Moog helped a manufacturer of metalworking presses develop a first of its kind electrohydraulic high-speed press that recovers energy lost during depressurizing the machine’s hydraulic fluid. The technology regulates energy use with a Moog DE2020 energy management system to keep the power drawn from the grid at a steady, standard load.
The machine maker’s original design for its metal press used a variable-speed hydraulic pump and servo drives with each cycle experiencing two energy peaks for motion acceleration and deceleration. With each cycle, operators place metal into the machine to press, stabilize, and remove the workpiece. While some manufacturers already recuperate and reuse braking energy, the press maker joined forces with Moog to take energy efficiency to a higher level.
In developing its new electrohydraulic high-speed press, the machine maker upgraded the prior model’s hydraulic pumps with Moog’s high efficiency electrohydrostatic pump unit (EPU), controlled by servo drives. Moog’s DE2020 energy management system regulates the supply of energy. Before initial start-up and during the machine’s cycles, the DE2020 charges capacitive modules with an optimized current level and supplies power. Moog engineered the capacitive modules to handle energy exchange, limiting loss to only the machine’s mechanics. The modules provide the energy peaks to build up the machine’s fluid pressure and power movement within the cycle. Recuperation recharges the modules when the machine decelerates and depressurizes its hydraulic fluid.
“The DE2020 only supplies the energy absolutely necessary for the machine to do the required work, where this energy use ultimately can’t be avoided,” said Franco Talpone, senior applications engineer for Moog. “This means the energy drawn from the power grid stays at a steady level, a constant load without peaks. So, the power connection doesn’t have to be sized for a peak load as was previously the case.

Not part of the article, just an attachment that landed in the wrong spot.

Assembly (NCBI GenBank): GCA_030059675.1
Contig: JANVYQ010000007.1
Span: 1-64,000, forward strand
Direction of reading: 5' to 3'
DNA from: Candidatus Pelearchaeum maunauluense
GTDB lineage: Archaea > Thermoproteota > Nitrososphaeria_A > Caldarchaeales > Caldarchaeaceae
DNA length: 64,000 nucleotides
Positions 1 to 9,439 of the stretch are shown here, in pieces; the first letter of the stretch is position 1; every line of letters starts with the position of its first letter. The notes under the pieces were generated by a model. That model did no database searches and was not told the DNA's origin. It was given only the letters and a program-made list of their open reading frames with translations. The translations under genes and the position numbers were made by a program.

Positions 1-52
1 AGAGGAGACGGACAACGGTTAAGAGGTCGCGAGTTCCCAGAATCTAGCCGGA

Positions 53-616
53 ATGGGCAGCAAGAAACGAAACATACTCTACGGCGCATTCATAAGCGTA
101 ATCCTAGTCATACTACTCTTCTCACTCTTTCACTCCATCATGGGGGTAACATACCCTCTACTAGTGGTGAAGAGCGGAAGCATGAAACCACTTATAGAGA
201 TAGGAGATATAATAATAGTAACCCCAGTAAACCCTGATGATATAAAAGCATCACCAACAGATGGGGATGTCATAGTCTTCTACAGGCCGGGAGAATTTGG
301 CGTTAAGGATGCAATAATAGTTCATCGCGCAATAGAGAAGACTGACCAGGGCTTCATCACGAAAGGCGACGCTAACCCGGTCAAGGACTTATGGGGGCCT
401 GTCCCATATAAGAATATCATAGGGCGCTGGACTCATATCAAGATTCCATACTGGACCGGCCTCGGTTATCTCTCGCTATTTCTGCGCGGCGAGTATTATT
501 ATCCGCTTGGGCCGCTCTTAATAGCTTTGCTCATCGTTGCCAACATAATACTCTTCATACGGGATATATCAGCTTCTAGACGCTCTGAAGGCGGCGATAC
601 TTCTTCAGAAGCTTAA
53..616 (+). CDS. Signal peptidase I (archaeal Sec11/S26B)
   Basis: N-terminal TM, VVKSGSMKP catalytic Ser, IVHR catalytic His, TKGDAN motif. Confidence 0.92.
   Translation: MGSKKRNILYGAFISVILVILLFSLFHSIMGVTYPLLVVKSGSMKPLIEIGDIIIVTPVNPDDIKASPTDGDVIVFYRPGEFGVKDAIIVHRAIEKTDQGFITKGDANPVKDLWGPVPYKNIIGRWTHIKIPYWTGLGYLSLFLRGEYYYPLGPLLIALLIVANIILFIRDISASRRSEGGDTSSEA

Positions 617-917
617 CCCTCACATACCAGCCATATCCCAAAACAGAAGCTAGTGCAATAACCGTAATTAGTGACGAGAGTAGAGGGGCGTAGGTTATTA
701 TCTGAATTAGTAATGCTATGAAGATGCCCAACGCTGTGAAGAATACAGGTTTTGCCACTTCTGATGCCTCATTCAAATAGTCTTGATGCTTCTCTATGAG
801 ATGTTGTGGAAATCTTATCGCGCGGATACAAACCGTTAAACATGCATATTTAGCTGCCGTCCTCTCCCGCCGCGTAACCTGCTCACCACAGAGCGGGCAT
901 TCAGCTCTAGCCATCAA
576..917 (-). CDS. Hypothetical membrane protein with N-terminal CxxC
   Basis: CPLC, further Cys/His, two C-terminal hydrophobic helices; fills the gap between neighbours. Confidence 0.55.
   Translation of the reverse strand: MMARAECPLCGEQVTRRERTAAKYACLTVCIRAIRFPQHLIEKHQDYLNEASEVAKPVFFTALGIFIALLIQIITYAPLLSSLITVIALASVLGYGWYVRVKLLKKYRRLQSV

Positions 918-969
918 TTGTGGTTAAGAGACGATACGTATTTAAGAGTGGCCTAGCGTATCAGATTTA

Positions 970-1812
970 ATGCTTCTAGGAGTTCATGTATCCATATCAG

“With this technology – and without sacrificing quality – Moog reduced the drive systems’ energy consumption by approximately 50 percent, an unbelievably high score,” added Talpone.
Moog’s design means the owner of the new press has lower costs and better utilization. And, with connected loads, the press owner can run multiple electrohydraulic high-speed machines on the same energy grid, since there are no energy peaks to manage. The solution also offers cost savings that pay for the investment in a relatively short timeframe. The manufacturer’s new press outfitted with Moog’s energy management solution consumes, on average, only 20 percent of the traditional machine’s design.
To engineer the new metal forming machine, Moog’s engineers applied electrohydrostatic pump units (EPU), servo drives, the DE2020 power controller, DF2020 DC link choke, and high efficiency capacitive banks. The modular, plug-and-play solution creates maximum efficiency, minimizes power loss, and requires less space for power electronics.
“We cultivate close customer relationships, which allow us to customize the solutions to the very specific requirements of each application,” said Talpone. “The energy-savings and reduced peak loads that come from this solution can be easily transferred to electromechanical presses and other machines using electrohydraulic or even classic hydraulics.”
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